Nearly half the bird species in North America are threatened by climate change, according to a new report.
The report, published Monday by the National Audubon Society, found that as the the climate of North America changes, 126 bird species will lose more than half — with some at risk of losing 100 percent — of their current ranges by 2050, and will have no possibility of colonizing new areas if warming continues unabated. That’s about 21 percent of North America’s 650 or so bird species. On top of that, 188 species are also threatened by a 50 percent or more loss in their ranges by 2080, but may be able to find new areas to colonize.
“The greatest threat our birds face today is global warming,” Audubon Chief Scientist and report’s lead researcher Gary Langham said in a statement. “That’s our unequivocal conclusion after seven years of painstakingly careful and thorough research. Global warming threatens the basic fabric of life on which birds — and the rest of us — depend, and we have to act quickly and decisively if we are going to avoid catastrophe for them and for us.”
Iconic birds like the bald eagle, which stands to lose almost 75 percent of its summer range over the next 65 years, are among those threatened, as well as the state birds of ten states and the District of Columbia. Multiple birds, including the American avocet, the brown-headed nuthatch, the eared grebe, the trumpeter swan and the northern saw-whet owl, could lose 99 percent of their current ranges by 2080.
Audubon researchers examined 30 years of climate data for North America and also referred to “tens of thousands of historical bird observations from the Audubon Christmas Bird Count and U.S. Geological Survey’s North American Breeding Bird Survey” to determine how America’s birds are likely to react to climate change.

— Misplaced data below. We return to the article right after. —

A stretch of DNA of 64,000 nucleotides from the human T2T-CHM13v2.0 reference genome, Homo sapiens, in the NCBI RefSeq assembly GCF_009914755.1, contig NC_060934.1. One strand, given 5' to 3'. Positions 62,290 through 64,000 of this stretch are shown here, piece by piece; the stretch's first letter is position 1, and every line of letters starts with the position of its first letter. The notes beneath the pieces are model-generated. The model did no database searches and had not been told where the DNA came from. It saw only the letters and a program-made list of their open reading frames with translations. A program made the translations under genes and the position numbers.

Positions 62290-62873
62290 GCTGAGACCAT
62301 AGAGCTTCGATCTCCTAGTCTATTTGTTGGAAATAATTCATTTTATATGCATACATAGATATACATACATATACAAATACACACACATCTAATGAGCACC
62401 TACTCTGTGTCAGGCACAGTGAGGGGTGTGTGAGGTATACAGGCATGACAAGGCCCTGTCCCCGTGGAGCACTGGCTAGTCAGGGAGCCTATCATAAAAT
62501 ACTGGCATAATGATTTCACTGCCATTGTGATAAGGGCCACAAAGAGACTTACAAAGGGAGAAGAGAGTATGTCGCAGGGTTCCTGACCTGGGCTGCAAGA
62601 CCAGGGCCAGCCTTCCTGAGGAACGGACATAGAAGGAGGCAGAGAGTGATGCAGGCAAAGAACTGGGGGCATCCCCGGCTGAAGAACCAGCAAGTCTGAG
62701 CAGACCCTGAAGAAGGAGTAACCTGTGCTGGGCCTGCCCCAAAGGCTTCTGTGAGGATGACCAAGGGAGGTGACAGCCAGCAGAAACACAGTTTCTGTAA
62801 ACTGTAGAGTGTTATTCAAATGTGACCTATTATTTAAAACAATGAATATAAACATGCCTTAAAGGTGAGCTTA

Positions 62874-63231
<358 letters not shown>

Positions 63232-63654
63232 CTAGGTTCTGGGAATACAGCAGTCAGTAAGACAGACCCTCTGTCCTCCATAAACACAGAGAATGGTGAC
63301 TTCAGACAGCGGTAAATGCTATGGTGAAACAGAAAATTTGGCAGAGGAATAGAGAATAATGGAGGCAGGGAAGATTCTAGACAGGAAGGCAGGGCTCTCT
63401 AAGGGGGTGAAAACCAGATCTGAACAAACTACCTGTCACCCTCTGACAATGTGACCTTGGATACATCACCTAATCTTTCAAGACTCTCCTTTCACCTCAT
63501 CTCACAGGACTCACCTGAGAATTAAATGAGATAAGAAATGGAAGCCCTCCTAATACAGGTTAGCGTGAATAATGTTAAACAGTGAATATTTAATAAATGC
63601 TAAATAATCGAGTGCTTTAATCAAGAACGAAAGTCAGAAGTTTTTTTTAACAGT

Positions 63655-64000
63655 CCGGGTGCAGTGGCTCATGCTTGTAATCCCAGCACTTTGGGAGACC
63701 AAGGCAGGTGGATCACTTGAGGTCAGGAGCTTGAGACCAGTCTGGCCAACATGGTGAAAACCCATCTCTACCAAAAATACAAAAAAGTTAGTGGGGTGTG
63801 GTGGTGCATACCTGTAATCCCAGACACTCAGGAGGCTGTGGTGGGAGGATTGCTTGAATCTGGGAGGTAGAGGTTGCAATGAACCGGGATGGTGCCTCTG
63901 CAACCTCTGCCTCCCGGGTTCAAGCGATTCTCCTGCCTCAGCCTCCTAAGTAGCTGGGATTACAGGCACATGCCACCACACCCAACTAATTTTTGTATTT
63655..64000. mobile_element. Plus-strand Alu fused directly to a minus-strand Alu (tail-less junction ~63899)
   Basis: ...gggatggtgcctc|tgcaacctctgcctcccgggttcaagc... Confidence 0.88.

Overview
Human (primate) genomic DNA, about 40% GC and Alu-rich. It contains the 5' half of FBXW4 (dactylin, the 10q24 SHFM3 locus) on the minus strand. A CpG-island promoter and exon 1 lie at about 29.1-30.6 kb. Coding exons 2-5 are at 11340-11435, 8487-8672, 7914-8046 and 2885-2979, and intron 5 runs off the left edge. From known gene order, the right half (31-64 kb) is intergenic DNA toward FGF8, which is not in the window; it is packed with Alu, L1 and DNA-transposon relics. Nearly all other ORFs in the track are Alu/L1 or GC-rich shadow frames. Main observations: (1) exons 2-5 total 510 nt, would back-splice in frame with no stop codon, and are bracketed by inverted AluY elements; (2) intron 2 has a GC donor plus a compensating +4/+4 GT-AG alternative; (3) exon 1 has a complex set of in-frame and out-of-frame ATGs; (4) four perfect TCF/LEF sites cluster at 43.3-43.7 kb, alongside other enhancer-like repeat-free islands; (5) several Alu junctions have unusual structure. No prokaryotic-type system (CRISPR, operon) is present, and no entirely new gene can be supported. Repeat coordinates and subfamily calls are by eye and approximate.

David Yarnold, the president of the National Audubon Society, told the New York Times that though some birds will likely be able to move farther north or further up in elevation and continue to survive, it’s likely some species will go extinct — though he doesn’t know how many.
“What happens to a yellow-billed magpie in California that depends on scrub oak habitat? What happens as that bird keeps moving higher and higher and farther north and runs out of oak trees?” he said. “Trees don’t fly. Birds do.”
Audubon’s report provides suggestions for readers who want to help birds’ chances of surviving in a changing climate, including creating a “bird-friendly” yard, supporting policies for lower emissions and making sure local decision-makers support them too.
An updated version of a report on birds and climate change from the Department of Interior is also due to be released on Tuesday. Audubon’s comprehensive report is the latest to examine how birds will fare in a changing climate — last year, the National Wildlife Federation released a report finding that migratory birds were particularly threatened by climate change, due to potential mismatches in food and habitat availability migration time. And other studies have examined the impacts climate change is having on certain bird species: in Argentina, for instance, penguin chicks are dying from extreme heat and heavy rains.